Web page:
Tuesday, August 28, 2007

Phony Tough and Crazy Brave

Many years ago, I read a column by Stewart Alsop, in which appeared the classic phrase “The Phony Tough and the Crazy Brave.” I’ve googled and found that most people remember the phrase being from Full Metal Jacket, but Alsop’s column was about Watergate.

Most of the Watergate conspirators were Phony Tough, given to pronouncements like “I would walk over my grandmother if necessary to assure the President's reelection.” They liked to curse (expletive deleted), and strut around, and tell each other how manly they were.

Alsop had seen their like in the military, where such behavior is fairly common. Much rarer were the “Crazy Brave,” the men who really would walk over their grandmothers, punch out their enemies, hold their hands over flames, or do whatever else the phony toughs would brag about – and more. Such men flourish during wartime, because war is the dissolution of the rules of civilized behavior, and is the natural habitat of the lawless and the sociopathic. So the idea of war appeals to the phony tough, but the actuality of war gratifies the crazy brave.

Alsop wrote about the hoodoo that the crazy brave have over the phony tough, because the latter have few defenses against the man who dares them to follow through on their braggadocio. When G. Gordon Liddy proposes to break into DNC headquarters, how can John Mitchell say no, without being seen as weak? When Oliver North decides to sell arms illegally to Iran in order to fund his crazy brave brethren in Nicaragua, what is John Poindexter other than a rubber stamp?

As a friend of mine says, the Militia Movement is primarily about going out in the woods on weekends, getting barking drunk, and telling the other guys how manly you are. The crazy brave Tim McVeigh must have come as quite a shock. Now they're talking tough about policing the border, because illegal immigrants are easy prey. I'd say it would be interesting to see what happens if one of the Minutemen encounters actual drug smugglers sometime, but that's just me projecting my own violent fantasies on someone else, which is only one step away from the phony toughness trap. So I think I'll just say, "Drink up, guys! And stay off the highways."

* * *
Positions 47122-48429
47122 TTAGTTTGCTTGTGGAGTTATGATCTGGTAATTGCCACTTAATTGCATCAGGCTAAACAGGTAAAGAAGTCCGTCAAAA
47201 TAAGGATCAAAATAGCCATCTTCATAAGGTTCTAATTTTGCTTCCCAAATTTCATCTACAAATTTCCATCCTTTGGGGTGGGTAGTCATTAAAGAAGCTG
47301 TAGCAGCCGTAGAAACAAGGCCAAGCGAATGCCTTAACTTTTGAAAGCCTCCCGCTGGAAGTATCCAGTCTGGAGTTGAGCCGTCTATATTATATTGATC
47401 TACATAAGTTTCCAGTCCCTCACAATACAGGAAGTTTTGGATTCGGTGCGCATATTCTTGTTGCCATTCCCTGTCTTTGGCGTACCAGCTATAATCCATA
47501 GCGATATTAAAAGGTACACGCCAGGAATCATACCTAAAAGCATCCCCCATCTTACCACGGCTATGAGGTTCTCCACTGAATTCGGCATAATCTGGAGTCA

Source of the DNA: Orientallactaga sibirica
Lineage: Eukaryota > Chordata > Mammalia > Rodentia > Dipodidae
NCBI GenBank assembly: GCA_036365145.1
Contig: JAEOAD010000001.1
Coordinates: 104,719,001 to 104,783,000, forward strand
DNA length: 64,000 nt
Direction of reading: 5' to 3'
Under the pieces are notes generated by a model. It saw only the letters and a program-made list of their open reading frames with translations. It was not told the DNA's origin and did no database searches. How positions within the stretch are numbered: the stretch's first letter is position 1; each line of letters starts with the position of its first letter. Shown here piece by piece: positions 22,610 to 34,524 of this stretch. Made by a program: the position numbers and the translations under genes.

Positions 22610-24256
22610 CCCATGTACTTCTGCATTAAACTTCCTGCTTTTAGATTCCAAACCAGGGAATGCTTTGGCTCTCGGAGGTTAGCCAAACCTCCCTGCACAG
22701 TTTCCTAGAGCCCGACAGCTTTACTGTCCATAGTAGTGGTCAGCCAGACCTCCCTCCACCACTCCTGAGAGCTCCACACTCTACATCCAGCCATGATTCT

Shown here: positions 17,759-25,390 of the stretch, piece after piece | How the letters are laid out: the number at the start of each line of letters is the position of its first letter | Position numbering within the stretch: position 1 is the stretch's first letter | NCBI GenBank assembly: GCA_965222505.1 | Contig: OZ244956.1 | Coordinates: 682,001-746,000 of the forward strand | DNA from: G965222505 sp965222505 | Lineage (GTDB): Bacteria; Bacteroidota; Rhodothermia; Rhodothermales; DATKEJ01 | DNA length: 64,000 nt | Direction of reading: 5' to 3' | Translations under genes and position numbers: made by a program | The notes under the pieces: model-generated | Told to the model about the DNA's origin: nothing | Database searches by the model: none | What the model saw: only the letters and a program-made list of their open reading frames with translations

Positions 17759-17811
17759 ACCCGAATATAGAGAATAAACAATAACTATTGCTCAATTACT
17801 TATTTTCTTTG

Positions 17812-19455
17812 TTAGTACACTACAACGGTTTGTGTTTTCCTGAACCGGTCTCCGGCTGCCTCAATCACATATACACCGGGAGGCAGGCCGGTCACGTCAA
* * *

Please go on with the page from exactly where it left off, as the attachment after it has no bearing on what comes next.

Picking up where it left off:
Phony toughness is the essence of a certain kind of bully and we live in a time of national bullydom. I can’t pinpoint the crazy braves who could crystallize the disaster. Ted Nugent is a draft-dodging gas bag, for example, good at killing small animals and blasting away at trees, but you've got to wonder how he'd fare in a real firefight. My guess: badly.

But I do so hope my country comes to its senses before the right seductive sociopath appears, ready, willing, and able to lead his countrymen straight over the cliff. All for toughness, you understand. It’s always important to be tough.

4 comments:

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macoyote said...

I read that column, and it stayed with me - it explained so much.
Romney is a great example of phony tough - think of how he [and his army] is going to be so tough that everyone will do as we say, no argument. Would he lead us into war in Syria? Why not? We're so, so, exceptionable.

Anonymous said...

And that sociopath has appeared. God help us

Anonymous said...

And it's getting so much worse than we could have expected just a few months in. I don't think God will help us...

John (while writing Revelations): "So Lord, the end will be signaled by trumpets?"
God: "No... I said Trump/Pence."
John: Yeah, trumpets.
God: "Never mind. They'll know."